Politicians allowed estero settlers, says Singson
More News from Philippine Daily Inquirer
The thousands of informal settlers living precariously along waterways in Metro Manila have remained where they are at the request of local politicians, Public Works Secretary Rogelio Singson said on Wednesday.
But once their relocation is pushed through, local officials who will allow these people to return to the esteros or estuaries will be sanctioned, he said.
The government had been keen on clearing the esteros of settlers since floods hit the capital in August last year, but local officials seeking reelection in the May 13 balloting got in the way.
“We wanted to do this, but I’ll be honest with you. Many requested that we shouldn’t do it before the elections. Now, they might come back to us again in view of the barangay elections. This time, we won’t give in. We have to do things immediately,” he said in a Malacañang briefing.
In 2011, the government announced a five-year P50-billion project to provide “on-site” or “in-city” housing for more than 100,000 families living near estuaries, waterways, rivers and creeks, or 20,000 families a year.
President Aquino approved a P10-billion fund for the implementation of the project in 2011, and committed P10 billion a year until he steps down in 2016.
Singson declined to identify the local politicians. “There are many LGUs (local government units) involved here. Take your pick,” he said.
In an attempt to downplay Singson’s comment, Strategic Communications Secretary Ricky Carandang said, “How they got there and who’s responsible, it doesn’t really matter anymore.”
He said, however, that officials in Quezon City and San Juan had been very cooperative.
Singson, tasked with implementing a P351-billion master plan for flood control in the capital after last year’s massive flooding, claimed that the clearing of eight major waterways of 19,440 families would be done between now and December.
In 2012, the National Housing Authority built 18,000 homes and would build twice as many this year for the informal settlers, Carandang said.
“The national government will take the lead, clear them out. But they can’t go back. There will be sanctions,” Singson said, pointing out the Local Government Code and the Urban Development and Housing Act prohibit people from living along waterways. “The President has given instructions that there will be sanctions.”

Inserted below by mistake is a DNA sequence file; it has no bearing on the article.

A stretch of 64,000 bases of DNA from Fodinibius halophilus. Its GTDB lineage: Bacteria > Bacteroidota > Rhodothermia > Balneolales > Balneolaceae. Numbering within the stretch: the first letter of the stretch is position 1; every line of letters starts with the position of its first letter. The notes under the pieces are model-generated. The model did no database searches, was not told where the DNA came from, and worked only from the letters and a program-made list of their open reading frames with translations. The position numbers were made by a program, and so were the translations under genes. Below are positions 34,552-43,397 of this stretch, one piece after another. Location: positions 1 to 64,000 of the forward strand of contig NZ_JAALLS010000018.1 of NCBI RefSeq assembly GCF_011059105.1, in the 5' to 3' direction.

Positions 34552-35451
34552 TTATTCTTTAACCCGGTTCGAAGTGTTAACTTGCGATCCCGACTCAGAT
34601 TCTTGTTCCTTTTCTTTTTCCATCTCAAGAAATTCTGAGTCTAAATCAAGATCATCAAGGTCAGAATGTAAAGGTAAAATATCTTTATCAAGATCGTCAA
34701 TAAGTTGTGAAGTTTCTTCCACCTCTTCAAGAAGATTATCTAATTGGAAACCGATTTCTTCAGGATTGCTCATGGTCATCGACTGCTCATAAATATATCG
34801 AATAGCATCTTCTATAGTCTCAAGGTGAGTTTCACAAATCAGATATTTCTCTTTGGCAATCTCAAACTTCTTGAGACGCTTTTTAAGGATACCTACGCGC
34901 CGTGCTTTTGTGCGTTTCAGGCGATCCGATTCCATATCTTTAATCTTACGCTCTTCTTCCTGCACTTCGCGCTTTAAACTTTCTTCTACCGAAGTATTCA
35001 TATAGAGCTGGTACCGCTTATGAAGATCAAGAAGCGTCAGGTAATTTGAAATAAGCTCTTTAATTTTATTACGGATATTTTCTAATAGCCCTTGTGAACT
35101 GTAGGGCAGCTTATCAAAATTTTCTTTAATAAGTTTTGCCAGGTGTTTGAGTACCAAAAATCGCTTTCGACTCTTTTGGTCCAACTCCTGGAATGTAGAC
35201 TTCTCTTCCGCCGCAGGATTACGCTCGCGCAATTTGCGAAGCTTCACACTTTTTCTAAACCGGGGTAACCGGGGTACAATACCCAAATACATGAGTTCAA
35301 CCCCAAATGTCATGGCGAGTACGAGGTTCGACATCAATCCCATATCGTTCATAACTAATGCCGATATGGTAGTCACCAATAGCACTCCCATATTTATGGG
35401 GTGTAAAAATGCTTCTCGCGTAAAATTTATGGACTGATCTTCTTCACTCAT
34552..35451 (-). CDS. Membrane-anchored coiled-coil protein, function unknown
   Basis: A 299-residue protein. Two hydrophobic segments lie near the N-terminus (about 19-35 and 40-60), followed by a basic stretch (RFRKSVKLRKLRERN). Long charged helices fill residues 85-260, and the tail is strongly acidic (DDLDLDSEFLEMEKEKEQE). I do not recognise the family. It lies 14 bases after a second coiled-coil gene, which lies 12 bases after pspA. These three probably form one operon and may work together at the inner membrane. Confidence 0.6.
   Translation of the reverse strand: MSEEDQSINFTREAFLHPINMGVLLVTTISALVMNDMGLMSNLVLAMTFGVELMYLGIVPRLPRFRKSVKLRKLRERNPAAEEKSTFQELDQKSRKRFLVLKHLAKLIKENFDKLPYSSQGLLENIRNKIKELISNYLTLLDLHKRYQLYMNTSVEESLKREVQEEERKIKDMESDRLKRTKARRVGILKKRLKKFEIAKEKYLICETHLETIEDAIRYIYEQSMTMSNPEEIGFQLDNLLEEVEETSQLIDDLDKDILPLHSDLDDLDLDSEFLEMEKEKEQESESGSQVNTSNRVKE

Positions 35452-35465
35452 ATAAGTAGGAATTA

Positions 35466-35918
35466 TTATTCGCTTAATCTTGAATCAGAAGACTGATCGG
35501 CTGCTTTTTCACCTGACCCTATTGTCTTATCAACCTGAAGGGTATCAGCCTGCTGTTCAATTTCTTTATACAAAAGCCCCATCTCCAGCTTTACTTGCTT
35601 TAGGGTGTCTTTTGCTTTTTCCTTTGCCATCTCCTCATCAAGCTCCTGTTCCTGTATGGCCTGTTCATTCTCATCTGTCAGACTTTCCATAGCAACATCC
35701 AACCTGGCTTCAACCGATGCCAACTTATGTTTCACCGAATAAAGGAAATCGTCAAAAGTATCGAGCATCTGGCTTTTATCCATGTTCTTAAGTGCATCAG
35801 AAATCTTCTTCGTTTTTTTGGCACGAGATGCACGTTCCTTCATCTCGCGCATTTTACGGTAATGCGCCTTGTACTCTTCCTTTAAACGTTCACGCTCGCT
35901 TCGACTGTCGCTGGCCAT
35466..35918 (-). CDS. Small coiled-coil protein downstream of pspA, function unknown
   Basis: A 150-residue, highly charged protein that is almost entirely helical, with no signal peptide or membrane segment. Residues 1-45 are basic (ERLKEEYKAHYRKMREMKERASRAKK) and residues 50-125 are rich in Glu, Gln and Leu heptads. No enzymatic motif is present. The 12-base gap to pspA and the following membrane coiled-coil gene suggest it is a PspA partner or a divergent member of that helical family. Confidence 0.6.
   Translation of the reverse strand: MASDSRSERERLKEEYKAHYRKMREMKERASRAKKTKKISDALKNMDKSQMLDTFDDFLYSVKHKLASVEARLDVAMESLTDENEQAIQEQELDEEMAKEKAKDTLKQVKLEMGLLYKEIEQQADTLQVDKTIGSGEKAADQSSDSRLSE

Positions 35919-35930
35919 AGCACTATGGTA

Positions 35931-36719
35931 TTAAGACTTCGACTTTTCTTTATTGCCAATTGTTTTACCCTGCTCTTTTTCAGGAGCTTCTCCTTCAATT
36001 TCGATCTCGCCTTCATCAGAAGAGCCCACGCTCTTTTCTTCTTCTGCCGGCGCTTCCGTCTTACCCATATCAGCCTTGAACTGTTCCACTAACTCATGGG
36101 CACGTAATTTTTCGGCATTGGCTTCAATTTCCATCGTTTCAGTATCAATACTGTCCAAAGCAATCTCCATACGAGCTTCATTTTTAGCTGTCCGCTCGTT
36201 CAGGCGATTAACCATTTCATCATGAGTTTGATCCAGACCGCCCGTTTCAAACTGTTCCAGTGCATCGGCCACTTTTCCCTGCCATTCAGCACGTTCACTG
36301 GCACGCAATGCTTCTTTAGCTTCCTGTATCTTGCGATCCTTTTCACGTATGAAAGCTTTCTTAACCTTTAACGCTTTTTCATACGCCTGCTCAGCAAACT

Informal settlers and people living in coastal towns in the Philippines are affected the most by severe weather conditions caused by climate change, according to a new World Bank study released on Wednesday.
In its report, titled “Turn Down the Heat: Climate Extremes, Regional Impacts and the Case for Resilience,” the World Bank said the Philippines and other Southeast Asian countries may be affected by widespread food shortages as a result of unprecedented heat waves and more intense storms due to global warming.
“In the near-term, climate change, which is already unfolding, could greatly harm the lives and the hopes of individuals and families who have had little hand in raising the earth’s temperature,” said World Bank president Jim Yong Kim.
The report said the Southeast Asian region was particularly vulnerable to the sea-level rise, increases in heat extremes, stronger tropical cyclones, and ocean warming and acidification because many are located within a tropical cyclone belt and have relatively high coastal population densities.
“In the Philippines, the biggest risks are due to more severe impacts storms will have on informal settlements and coastal communities,” the World Bank said.
The multilateral lender said it was working with the Philippine government to enhance the country’s capacity to deal with climate impacts as well as help ensure its overall national public expenditure is appropriately targeted to deal with the challenges outlined in the report.
“Together with other development partners, the Bank is also helping in the preparations for priority projects that aim to improve flood management and resilience in Metro Manila,” it added. With a report from Paolo G. Montecillo